Review of Neon Ticonderogas.

This is more of a News Bulletin than a review — more of a Go Get Yours Now. At Target today, checking out their back-to-school offerings, I came across a pack of neon Dixon Ticonderoga pencils. These are made in Mexico and come pre-sharpened. They have the green and yellow ferrules and pink erasers we’ve come to expect. I paid $2.89 US for a pack of ten.
The package contains 10 pencils: two each of neon yellow, green, orange, pink and purple. Oddly, the yellow could fool one into thinking it’s a regular yellow pencil — and perhaps that something’s wrong with one’s eyes. Neon blue would have been nice instead, or even to make it an even dozen. But I suppose that no 80s throw-back product is really complete without neon yellow. In addition to stating that these are exclusive to Target, the label says that these pencils are made of “premium wood.” I have little idea of what this means. They look and sharpen like cedar but don’t smell like it. When I’m more awake, I’ll have to wear some down and do some sharpening and sniffing.
The cores are nice and smooth, yet firm. I haven’t gotten a chance to compare them to Chinese and Mexican stocks from recent runs since I wanted to get this up ASAP, before my daughter and her friends run off with all of these bright pencils and before Target sells out of them. But the leads seem to be as smooth as the Chinese Dixons I’ve encountered lately, which is a good thing — only less dark and smeary. They feel similar to the last American Ticonderogas to me, though I’ll have to try them more to confirm.
What’s perhaps most interesting, especially to Retro Grouch Comrades, is the recent addition/reintroduction of the word SOFT to the HB/#2 Ticonderoga pencils I’ve seen for sale this year. (I saw some yellow ones at Big Lots but left them there for some reason.) The printing is not as crisp as usual, but I like the reprise of the lead description.The simple graphics of today’s Dixon Ticondergas are nice, especially the lead number designation that is enclosed in the shape of the barrel’s cross-section. But the oddly…boastful printing of yore is missed, certainly.

Finally, an odd note: while Target sells a lot of Write Dudes pencils (most of the USA-made varieties), they do not sell those fat kids’ pencils I like. A lady we saw even checked with an employee. Bizarre. But if you like the Dixon Ticonderoga and very brightly colored pencils, these are a good catch. I have to squirrel away an orange one for camping/finding in my backpack.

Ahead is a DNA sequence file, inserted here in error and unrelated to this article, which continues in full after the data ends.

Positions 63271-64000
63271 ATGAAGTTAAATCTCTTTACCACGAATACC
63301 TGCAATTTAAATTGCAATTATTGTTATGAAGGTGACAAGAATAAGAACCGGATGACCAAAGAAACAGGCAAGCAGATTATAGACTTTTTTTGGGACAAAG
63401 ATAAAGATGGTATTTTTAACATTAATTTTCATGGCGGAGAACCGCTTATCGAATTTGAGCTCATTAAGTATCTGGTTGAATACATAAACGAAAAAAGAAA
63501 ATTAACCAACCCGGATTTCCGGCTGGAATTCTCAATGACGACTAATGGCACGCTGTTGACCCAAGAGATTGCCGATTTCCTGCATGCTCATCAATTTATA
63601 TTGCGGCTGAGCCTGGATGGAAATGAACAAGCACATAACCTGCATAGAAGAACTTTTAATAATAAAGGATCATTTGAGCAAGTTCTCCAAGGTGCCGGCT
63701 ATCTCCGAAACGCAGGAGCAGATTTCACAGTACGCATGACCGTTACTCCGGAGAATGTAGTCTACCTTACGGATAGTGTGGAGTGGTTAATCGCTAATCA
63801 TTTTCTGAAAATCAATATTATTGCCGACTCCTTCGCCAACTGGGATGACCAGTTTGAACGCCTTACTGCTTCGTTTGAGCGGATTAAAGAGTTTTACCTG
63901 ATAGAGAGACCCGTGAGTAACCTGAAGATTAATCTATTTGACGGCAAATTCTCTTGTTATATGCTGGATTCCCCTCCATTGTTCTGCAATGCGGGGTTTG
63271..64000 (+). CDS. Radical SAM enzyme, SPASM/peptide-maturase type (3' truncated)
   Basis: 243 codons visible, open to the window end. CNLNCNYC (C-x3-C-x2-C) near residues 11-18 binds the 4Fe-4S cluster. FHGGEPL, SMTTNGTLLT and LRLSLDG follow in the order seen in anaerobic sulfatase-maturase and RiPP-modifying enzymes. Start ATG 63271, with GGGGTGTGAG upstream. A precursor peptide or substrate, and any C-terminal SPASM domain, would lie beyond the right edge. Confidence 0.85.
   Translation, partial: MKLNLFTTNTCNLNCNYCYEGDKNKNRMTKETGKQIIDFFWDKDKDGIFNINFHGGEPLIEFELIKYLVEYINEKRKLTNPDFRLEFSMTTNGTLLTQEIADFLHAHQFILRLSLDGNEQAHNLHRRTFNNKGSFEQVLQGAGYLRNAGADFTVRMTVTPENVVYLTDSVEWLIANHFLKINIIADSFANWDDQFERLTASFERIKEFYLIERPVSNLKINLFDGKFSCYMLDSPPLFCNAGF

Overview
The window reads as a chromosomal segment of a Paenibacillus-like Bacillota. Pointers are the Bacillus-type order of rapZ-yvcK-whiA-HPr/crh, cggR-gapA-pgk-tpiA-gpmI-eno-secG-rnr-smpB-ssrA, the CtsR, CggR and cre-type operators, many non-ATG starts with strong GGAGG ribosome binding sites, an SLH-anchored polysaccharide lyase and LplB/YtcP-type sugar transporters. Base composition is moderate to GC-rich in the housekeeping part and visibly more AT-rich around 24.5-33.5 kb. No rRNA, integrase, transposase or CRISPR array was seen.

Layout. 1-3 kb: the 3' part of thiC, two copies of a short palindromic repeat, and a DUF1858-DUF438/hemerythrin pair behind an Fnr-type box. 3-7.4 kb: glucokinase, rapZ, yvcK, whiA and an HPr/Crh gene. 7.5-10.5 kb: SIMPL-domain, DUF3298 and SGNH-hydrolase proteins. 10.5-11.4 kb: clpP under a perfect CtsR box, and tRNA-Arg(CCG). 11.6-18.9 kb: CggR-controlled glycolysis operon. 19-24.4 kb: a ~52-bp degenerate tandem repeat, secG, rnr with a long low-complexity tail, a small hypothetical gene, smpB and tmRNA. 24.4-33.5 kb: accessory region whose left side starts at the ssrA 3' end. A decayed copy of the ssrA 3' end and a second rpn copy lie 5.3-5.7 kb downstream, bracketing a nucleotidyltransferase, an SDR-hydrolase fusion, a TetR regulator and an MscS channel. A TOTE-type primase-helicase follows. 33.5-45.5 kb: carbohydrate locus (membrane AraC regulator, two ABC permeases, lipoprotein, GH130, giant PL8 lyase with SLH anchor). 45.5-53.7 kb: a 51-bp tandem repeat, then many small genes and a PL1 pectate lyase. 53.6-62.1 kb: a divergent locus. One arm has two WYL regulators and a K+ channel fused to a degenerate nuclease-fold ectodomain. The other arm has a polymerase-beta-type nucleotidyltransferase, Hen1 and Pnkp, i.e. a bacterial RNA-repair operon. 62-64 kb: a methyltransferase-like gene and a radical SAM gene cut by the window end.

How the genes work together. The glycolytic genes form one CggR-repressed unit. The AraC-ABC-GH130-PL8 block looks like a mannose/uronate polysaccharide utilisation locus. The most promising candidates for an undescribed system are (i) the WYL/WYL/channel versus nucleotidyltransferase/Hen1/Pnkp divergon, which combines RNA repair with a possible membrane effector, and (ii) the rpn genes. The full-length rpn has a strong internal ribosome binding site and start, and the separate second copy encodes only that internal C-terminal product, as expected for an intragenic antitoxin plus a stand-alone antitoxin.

12 thoughts on “Review of Neon Ticonderogas.”

  1. O. M. G. At first, I didn’t even read a thing. I just looked at the pictures. NEON. NEON. NEON. Then I went back and looked at the pictures again. I don’t even want to read. I just like the pictures. I’d buy them based on your pictures. So now I must go to Target, thank you!

  2. Aw man. These are rather garish (especially, I imagine, with the Ticonderoga ferrule factored in), but as a child of the 80s, I also find them strangely alluring and soothing, and I WANT SOME NOW.

    My travels yesterday evening took me by a Target, so I ran in, full of hope. I combed all the office supplies and back to school aisles. All in vain. They did have some silver metallic Write Bros. pencils which were tempting, but…no garish neon Ticonderogas. *snif*

  3. My problem with all Ticonderogas since they moved to Mexico and China is that the leads break very easily. I want to love this brand with the memories of school that it evokes but it just isn’t as good as it used to be. I do like some of these neon colors, though!

  4. Lead content in the neon colors coating the pencils would be my concern. Since they’re not made in the USA, bright colored items made in other countries can often have lead added to the mix to intensify the color. If there’s lead in the paint, it will be absorbed into the skin it is held, placed behind the ear or held in the mouth. Simple lead tests can be found at the hardware stores.

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